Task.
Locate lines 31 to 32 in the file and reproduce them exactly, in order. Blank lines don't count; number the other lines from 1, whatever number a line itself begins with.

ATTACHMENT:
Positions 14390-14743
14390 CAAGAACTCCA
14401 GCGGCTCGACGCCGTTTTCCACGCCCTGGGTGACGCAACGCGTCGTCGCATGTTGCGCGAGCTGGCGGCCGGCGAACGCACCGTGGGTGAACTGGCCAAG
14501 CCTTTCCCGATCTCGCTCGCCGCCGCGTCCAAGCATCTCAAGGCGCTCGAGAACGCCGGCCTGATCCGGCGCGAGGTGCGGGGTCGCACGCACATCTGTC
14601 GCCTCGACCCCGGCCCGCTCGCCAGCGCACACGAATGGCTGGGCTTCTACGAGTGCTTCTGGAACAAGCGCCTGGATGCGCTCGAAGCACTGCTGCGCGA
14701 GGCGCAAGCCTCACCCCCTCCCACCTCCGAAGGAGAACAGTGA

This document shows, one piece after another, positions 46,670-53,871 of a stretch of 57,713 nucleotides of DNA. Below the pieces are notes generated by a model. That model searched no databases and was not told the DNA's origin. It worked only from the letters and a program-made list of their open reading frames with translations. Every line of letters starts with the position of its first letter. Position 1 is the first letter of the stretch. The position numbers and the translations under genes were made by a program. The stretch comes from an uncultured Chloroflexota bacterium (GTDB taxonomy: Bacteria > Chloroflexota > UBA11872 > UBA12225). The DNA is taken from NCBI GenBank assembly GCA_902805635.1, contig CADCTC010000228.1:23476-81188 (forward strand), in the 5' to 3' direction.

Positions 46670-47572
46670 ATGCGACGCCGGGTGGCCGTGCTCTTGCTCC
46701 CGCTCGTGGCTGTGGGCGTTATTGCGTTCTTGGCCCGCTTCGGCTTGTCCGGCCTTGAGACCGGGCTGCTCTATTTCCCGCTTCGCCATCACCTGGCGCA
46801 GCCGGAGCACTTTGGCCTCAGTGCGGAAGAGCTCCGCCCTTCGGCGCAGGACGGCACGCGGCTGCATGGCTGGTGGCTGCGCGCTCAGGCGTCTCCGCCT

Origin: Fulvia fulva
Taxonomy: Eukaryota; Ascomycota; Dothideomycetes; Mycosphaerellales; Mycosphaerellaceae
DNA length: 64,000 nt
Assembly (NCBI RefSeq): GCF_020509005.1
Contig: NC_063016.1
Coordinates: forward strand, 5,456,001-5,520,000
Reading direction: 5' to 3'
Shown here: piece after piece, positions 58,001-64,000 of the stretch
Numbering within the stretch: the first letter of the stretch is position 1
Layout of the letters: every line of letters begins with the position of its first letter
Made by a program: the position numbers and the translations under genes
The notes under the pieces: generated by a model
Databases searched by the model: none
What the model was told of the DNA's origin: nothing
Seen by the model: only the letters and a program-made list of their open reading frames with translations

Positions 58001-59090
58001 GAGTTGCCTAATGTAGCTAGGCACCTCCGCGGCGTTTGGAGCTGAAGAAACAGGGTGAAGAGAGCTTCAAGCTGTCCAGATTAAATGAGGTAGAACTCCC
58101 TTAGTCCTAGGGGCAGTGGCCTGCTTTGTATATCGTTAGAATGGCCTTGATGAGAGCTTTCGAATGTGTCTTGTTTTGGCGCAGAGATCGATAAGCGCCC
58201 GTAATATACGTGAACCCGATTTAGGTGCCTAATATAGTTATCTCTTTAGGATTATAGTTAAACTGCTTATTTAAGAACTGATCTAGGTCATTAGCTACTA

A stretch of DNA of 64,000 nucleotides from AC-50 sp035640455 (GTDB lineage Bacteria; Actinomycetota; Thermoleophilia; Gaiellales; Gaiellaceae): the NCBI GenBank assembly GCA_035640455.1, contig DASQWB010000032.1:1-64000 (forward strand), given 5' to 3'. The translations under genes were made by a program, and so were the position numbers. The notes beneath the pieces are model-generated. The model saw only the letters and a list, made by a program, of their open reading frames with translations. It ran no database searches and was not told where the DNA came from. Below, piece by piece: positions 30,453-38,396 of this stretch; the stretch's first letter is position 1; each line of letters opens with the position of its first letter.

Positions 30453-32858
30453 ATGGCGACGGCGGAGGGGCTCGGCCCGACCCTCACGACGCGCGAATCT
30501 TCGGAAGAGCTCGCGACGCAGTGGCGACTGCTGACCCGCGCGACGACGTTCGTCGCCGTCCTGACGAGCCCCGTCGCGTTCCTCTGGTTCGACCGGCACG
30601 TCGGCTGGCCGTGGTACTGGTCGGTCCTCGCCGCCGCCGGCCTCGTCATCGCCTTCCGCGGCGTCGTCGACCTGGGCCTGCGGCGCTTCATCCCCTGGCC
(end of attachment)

A stretch of DNA of 64,000 nucleotides from AC-50 sp035640455 (GTDB lineage Bacteria; Actinomycetota; Thermoleophilia; Gaiellales; Gaiellaceae): the NCBI GenBank assembly GCA_035640455.1, contig DASQWB010000032.1:1-64000 (forward strand), given 5' to 3'. The translations under genes were made by a program, and so were the position numbers. The notes beneath the pieces are model-generated. The model saw only the letters and a list, made by a program, of their open reading frames with translations. It ran no database searches and was not told where the DNA came from. Below, piece by piece: positions 30,453-38,396 of this stretch; the stretch's first letter is position 1; each line of letters opens with the position of its first letter.

Positions 30453-32858